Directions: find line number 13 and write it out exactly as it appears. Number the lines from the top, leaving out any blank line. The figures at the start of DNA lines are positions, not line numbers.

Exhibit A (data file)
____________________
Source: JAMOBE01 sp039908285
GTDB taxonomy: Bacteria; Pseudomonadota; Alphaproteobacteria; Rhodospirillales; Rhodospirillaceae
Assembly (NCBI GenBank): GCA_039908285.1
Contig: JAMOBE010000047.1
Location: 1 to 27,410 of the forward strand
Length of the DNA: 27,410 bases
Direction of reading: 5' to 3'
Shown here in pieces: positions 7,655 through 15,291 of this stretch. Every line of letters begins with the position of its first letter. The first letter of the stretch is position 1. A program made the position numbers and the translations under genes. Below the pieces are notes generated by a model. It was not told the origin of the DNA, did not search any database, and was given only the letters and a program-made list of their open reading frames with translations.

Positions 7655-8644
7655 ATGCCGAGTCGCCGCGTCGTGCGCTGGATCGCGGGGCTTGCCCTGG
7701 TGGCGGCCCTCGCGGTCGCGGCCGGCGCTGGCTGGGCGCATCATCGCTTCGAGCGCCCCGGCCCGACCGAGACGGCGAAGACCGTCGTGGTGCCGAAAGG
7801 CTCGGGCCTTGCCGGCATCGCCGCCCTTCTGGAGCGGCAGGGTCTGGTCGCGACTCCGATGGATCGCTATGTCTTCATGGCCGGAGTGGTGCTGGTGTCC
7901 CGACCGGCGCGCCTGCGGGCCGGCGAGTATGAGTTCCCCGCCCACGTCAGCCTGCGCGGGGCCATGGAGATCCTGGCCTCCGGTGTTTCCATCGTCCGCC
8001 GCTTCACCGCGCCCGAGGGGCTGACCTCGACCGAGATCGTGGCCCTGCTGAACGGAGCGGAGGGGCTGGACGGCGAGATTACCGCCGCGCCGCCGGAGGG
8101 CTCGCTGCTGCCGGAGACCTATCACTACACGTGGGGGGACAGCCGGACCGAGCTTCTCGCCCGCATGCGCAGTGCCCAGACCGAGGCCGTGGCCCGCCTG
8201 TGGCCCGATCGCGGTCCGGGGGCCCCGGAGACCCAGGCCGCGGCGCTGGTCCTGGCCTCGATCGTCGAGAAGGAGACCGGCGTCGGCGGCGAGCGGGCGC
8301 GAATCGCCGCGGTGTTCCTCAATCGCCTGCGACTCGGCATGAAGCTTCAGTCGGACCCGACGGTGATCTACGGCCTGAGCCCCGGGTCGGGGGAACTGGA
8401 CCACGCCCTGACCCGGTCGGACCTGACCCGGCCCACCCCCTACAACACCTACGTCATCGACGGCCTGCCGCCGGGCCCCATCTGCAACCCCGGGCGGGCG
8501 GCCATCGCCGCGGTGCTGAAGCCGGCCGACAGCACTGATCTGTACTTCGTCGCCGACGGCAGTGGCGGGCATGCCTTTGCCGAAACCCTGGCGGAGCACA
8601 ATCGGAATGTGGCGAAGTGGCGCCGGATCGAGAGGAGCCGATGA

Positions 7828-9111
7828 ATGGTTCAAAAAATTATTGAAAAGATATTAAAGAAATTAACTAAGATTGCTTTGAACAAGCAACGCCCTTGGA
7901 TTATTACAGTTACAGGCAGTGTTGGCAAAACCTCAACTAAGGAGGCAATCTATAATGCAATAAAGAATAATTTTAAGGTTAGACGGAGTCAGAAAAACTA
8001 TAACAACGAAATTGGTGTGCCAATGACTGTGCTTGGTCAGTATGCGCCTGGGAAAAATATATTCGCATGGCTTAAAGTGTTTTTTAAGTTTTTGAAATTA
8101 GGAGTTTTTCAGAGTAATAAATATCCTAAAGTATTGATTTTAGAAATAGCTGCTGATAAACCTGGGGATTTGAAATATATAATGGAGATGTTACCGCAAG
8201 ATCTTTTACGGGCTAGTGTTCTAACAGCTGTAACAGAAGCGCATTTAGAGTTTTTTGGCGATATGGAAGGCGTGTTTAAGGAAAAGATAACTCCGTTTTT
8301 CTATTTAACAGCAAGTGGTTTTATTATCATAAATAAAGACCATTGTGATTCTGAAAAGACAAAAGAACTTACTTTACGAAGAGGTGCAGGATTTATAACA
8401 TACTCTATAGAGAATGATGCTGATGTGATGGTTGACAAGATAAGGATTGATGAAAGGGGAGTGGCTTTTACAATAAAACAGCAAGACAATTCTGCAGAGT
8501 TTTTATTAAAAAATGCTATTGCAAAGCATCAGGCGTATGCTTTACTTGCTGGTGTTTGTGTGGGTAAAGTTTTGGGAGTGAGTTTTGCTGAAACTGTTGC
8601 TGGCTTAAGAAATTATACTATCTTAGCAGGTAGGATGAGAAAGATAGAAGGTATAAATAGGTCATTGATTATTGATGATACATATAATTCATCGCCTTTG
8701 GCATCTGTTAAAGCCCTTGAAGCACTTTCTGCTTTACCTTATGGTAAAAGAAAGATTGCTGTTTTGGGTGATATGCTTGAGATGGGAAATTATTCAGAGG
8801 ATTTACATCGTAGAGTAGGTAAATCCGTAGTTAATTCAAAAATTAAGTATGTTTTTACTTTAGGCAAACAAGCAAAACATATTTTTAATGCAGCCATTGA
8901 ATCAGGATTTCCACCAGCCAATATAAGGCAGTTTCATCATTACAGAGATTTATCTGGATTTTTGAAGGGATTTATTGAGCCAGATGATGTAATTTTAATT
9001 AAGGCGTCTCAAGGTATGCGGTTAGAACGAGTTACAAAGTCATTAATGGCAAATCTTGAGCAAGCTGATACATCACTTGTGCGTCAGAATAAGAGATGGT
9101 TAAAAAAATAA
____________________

7901 CGACCGGCGCGCCTGCGGGCCGGCGAGTATGAGTTCCCCGCCCACGTCAGCCTGCGCGGGGCCATGGAGATCCTGGCCTCCGGTGTTTCCATCGTCCGCC